The “Wings of Wonder?Bird Show at the Cincinnati Zoo is one of the country? earliest bird shows. It features birds like this Harris’s Hawk.
The Cincinnati Zoo and Botanical Garden opened its doors in 1875, most likely a few months prior to the Buffalo Zoo, beating my first post college employer for title of the second oldest zoo in the United States. Working for the third oldest zoo in the country was still pretty cool.
The “Wings of Wonder?Bird Show, at the Cincinnati Zoo started in 1983 by Gary Denzler and was one of the country? earliest bird shows. The demonstration, which originally highlighted a few birds, is now a jam packed 20-minute-plus show that has a new bird or bird species coming out every couple of minutes. This fast-paced, humorous show follows a Ringling Bros. Circus technique with the audience also being engaged by the new act.
That? what Gary Denzler, show manager and zookeeper is going for. “You start the show off with something that is pretty darn cool,?he said, “then flow into an educational message and the ending is for your best stuff.?lt;/span>
If you read a good book or watch a great movie, he said, they follow the same format. Denzler began working at the Cincinnati Zoo fresh out of high school at age 17. He started working the orangutan show and now 48 appreciative years later he is still working with animals.
The show, which runs until Labor Day, consists of birds performing a variety of natural behaviors including flying, calling, mimicking, climbing and outsmarting their trainers. Some of the show animals include an emu, black-footed penguin, hyacinth macaw, Harris hawk, lanner falcon, Abyssinian ground hornbill and bald eagle. Show times are at 1:00 p.m. and 3:00 p.m., Wednesday through Sunday.
When Denzler was 12 years old he worked with park rangers and adopted his first bird of prey: an American kestrel. After that he had a Eureka! moment, and knew he wanted to have a career that involved birds. In high school he cared for other birds of prey, which helped him land his first job at the zoo.
A black-footed penguin is part of “Wings of Wonder?Bird Show at the Cincinnati Zoo.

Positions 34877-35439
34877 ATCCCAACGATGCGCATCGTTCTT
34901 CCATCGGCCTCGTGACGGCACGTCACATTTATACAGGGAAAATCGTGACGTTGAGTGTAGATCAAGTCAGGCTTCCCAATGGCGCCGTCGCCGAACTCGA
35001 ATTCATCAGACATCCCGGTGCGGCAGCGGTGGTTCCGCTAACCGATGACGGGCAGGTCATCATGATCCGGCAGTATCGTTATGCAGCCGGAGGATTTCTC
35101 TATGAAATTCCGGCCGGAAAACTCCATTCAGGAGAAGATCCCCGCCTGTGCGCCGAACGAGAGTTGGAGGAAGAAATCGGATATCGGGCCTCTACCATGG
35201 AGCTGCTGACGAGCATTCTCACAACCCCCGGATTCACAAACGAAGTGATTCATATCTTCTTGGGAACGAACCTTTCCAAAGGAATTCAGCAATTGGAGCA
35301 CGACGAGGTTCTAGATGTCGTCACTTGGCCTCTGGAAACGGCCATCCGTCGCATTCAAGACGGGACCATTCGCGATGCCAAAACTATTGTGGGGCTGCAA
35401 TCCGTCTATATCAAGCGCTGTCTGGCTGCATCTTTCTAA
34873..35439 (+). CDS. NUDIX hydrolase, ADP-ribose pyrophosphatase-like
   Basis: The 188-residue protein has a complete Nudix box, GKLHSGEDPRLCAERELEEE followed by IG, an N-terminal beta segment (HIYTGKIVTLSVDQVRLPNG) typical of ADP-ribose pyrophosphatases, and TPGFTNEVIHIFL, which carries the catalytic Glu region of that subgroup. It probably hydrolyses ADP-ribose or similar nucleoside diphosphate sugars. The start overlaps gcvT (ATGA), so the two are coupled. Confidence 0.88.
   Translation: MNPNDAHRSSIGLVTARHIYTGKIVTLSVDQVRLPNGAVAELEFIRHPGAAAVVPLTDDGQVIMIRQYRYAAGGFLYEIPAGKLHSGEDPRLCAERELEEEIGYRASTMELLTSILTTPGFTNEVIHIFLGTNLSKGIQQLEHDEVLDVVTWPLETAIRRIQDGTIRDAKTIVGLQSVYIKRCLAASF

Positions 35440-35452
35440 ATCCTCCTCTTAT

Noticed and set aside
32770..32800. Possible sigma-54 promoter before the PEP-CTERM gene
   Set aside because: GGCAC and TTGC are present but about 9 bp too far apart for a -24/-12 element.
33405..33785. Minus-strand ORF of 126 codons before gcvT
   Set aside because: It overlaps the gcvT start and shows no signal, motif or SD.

Although Denzler was quite comfortable working birds of prey he had no experience with parrots. “It wasn? until the zoo hired some guy from California to do bird shows,?Denzler recalled, which was when he learned parrot training and behavior. That guy was Steve Martin, now the President of Natural Encounters, who has worked at over 60 zoological facilities in 14 countries.
After Denzler observed and learned from Martin and his show, he visited the bird house at the zoo the following fall, and was given birds to start his own show, which consisted of a red-tailed hawk, baby macaws and a mimicking African grey.
His work with Martin didn? end there. “I was talking to Steve on the phone about how great it would be to have an organization where bird trainers could exchange ideas and Steve ran with it,?Denzler said. To Denzler? delight Martin later founded the International Association of Avian Trainers and Educators.
Back in 1960s, when Denzler was a young boy, he observed many lure demonstrations which he wanted to emulate. “I never thought it would expand into what it has,?he says.
While he likes all birds one of his favorite behaviors in the show is luring a lanner falcon. He believes the most popular set in the show is the vulture routine, where after a Harris?hawk flies over the audience, a dozen rats safely run around stage, a comedic actor has a heart attack and is then woken up by a vulture ?a Monty Python bit.
A bald eagle is part of “Wings of Wonder?Bird Show at the Cincinnati Zoo.
Another popular show bird is the zoo? emu. The bird walks on stage and the host explains how the males do the child care including incubating the eggs and raising the chicks.
“All the women in the audience cheer,?Denzler laughs. “I? big on humor.?lt;/span>
He explains that the commercials you remember are the comical ones and he wants his educational show to be memorable. By entwining humor throughout the show, his goal is that the audience will not only remember but also actively participate in the conservation of birds and other animals.
“I?e been in the business for a really long time, I really like it, and I think about how fortunate I am.?
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